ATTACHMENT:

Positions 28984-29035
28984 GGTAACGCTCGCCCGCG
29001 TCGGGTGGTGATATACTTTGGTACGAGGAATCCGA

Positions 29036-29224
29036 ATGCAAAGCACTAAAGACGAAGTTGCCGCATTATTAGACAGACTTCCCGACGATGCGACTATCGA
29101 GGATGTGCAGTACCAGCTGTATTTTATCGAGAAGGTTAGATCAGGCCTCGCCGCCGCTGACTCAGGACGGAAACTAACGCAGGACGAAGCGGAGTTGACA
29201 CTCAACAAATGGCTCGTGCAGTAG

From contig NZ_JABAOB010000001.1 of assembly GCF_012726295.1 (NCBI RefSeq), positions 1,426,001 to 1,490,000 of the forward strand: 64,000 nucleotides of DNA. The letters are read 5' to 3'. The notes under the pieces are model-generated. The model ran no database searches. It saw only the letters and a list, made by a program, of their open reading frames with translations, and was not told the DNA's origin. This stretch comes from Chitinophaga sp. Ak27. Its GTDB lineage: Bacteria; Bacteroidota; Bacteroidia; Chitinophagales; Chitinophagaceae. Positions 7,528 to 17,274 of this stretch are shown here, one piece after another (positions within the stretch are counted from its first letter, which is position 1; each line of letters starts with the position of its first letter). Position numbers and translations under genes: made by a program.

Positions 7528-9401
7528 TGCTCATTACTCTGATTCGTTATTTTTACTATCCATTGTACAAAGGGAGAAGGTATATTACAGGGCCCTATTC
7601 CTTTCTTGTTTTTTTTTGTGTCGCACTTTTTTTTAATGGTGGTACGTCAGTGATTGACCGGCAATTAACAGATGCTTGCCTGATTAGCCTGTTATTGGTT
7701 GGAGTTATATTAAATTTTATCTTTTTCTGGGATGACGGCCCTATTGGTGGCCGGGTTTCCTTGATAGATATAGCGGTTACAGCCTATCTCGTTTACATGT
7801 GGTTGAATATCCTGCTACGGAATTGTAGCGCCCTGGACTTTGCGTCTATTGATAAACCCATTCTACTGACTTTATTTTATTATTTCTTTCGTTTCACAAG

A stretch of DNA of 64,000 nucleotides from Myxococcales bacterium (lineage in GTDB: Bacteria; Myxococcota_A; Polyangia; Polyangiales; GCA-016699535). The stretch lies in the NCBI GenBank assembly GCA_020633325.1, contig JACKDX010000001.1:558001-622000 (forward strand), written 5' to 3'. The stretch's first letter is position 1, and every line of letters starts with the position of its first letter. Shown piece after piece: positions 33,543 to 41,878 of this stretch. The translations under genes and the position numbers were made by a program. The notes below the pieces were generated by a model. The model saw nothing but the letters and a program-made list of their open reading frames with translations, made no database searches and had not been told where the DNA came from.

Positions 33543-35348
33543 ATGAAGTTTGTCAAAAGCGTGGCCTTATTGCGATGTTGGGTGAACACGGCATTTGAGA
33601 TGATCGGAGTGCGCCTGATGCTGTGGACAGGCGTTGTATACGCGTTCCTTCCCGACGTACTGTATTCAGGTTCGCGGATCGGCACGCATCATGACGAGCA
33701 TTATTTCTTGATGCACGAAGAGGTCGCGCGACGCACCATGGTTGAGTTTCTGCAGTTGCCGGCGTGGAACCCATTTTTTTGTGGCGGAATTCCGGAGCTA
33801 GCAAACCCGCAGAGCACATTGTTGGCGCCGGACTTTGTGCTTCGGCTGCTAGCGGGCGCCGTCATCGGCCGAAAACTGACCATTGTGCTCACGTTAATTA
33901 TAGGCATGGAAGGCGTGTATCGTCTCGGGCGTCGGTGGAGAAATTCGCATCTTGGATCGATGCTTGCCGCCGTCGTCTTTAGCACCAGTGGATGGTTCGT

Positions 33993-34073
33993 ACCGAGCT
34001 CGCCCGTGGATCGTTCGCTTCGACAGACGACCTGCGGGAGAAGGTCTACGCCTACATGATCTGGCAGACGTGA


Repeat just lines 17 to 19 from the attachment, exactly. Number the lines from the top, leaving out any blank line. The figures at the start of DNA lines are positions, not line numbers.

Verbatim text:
33601 TGATCGGAGTGCGCCTGATGCTGTGGACAGGCGTTGTATACGCGTTCCTTCCCGACGTACTGTATTCAGGTTCGCGGATCGGCACGCATCATGACGAGCA
33701 TTATTTCTTGATGCACGAAGAGGTCGCGCGACGCACCATGGTTGAGTTTCTGCAGTTGCCGGCGTGGAACCCATTTTTTTGTGGCGGAATTCCGGAGCTA
33801 GCAAACCCGCAGAGCACATTGTTGGCGCCGGACTTTGTGCTTCGGCTGCTAGCGGGCGCCGTCATCGGCCGAAAACTGACCATTGTGCTCACGTTAATTA